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U.S. Department of Health and Human Services

  

Understanding the TB Cohort Review Process: Instruction Guide 2006

Adopting Cohort Review: It Can Make a Difference

Letter from Director of CDC’s Division of Tuberculosis Elimination

HHS logo DEPARTMENT OF HEALTH & HUMAN SERVICES

Public Health Service
Centers for Disease Control
and Prevention (CDC)
Atlanta, GA 30333

Dear Colleague:

The 2000 Institute of Medicine report Ending Neglect: The Elimination of Tuberculosis in the United States concluded that tuberculosis (TB) elimination is feasible, but will require “aggressive and decisive action beyond what is now in effect.”  The report recommended adopting an aggressive strategy in order to maintain control and ensure the most efficient application of resources.  To this end, TB control programs must develop new standards by which to monitor and evaluate program performance.

One such evaluation method is cohort review, a systematic review of patients with TB disease and their contacts.  This method, used in countries around the world and in several programs in the United States, examines a group or “cohort” of patients from a specific period of time in terms of individual patient outcomes and overall program performance. 

The cohort review process has proven to be a very useful tool for ensuring accountability, educating staff about protocols and goals, and improving case management and prevention.  Case managers and other staff know that their day-to-day efforts will be reflected in the cohort review several months later and that they are accountable for the services they provide.  They are responsible for ensuring that patients who are started on treatment finish treatment.  As a result, patients are less likely to “fall between the cracks” and receive inadequate care.  Since 1993, when the cohort reviews began in New York City, the treatment completion rate there has increased from less than 50% to 93%.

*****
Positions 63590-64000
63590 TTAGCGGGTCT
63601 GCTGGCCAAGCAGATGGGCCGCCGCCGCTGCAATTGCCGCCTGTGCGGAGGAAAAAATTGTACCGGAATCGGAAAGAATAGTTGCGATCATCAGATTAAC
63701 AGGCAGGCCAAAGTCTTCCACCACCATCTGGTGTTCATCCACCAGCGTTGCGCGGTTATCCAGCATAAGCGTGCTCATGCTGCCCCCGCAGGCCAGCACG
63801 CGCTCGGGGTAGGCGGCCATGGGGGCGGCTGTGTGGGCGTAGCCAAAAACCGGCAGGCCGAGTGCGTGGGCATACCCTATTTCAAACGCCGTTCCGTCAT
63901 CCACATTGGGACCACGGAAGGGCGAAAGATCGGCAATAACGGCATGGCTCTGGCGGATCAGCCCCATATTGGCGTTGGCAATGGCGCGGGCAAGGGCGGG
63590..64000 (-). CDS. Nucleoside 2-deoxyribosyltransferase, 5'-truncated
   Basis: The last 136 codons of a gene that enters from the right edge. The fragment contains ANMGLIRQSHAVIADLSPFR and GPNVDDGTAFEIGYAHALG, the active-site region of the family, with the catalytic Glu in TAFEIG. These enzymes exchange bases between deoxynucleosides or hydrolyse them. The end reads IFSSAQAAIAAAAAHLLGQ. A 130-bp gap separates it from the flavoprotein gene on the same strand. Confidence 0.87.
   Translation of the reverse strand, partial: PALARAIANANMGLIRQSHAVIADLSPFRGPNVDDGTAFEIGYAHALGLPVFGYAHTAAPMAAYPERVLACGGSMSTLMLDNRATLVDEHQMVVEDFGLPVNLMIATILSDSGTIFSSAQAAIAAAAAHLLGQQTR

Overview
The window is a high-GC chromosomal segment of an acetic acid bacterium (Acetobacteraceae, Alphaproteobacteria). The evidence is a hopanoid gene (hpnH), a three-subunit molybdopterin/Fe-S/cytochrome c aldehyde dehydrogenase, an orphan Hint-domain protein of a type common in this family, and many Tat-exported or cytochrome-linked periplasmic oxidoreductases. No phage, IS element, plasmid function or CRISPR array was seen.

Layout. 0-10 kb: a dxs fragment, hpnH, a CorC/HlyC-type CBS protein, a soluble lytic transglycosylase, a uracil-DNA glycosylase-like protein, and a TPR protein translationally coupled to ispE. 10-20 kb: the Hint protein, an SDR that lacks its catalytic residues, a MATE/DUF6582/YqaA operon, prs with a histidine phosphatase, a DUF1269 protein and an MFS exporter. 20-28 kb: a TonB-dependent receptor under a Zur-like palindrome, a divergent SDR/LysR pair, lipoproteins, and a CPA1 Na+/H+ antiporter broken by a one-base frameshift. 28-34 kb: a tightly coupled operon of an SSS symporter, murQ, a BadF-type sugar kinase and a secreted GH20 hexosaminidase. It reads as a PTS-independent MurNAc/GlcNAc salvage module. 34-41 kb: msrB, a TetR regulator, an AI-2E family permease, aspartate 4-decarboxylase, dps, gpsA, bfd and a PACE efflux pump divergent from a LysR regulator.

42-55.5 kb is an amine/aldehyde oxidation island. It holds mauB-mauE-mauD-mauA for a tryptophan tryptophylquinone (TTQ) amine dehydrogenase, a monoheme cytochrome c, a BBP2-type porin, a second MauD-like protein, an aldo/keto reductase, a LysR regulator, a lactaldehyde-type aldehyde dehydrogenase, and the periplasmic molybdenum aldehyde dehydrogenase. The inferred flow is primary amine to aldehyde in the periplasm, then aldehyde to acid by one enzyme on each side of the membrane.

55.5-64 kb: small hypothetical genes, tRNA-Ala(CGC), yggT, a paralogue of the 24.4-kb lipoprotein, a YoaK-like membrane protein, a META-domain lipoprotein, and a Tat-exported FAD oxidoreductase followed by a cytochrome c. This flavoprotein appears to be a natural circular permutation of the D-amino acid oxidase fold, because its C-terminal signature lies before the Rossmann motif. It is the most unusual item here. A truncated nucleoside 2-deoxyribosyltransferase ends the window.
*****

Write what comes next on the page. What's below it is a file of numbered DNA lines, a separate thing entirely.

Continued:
You may already conduct administrative reviews of TB cases and contacts.  The cohort review method builds upon many current practices, but adds a quantitative difference to program review and examination of treatment outcomes.  It is a management process that will motivate staff, reveal program strengths and weaknesses, indicate staff training and professional education needs, increase staff accountability for completion of treatment for both TB disease and latent TB infection (LTBI), and improve TB case management and the identification of contacts.

Admittedly, adopting the cohort review methodology is a challenging undertaking.  As with any change in management approach, there will be bumps in the road, and the positive results may not be immediately evident.  Successful implementation requires an ongoing commitment to adopting this management approach, tailoring it to fit local needs, training and motivating staff, and following up on noted problems.

To assist you in learning and applying the cohort review method, a team from the Centers for Disease Control and Prevention and the Charles P. Felton National Tuberculosis Center at Harlem Hospital have developed the attached instruction guide.  We believe it provides an excellent starting point for program areas in implementing the cohort review methodology. 

I wish you success in adapting this methodology in your program area.  Improved program evaluation data will allow you to efficiently apply your program resources and maintain TB control—the first steps toward eliminating tuberculosis.

Sincerely,

Kenneth G. Castro signature

Kenneth G. Castro, M.D.
Assistant Surgeon General
Director
Division of Tuberculosis Elimination
National Center for HIV, STD, and TB Prevention

 


Released October 2008
Centers for Disease Control and Prevention
National Center for HIV/AIDS, Viral Hepatitis, STD, and TB Prevention
Division of Tuberculosis Elimination - http://www.cdc.gov/tb

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CDC/Division of Tuberculosis Elimination
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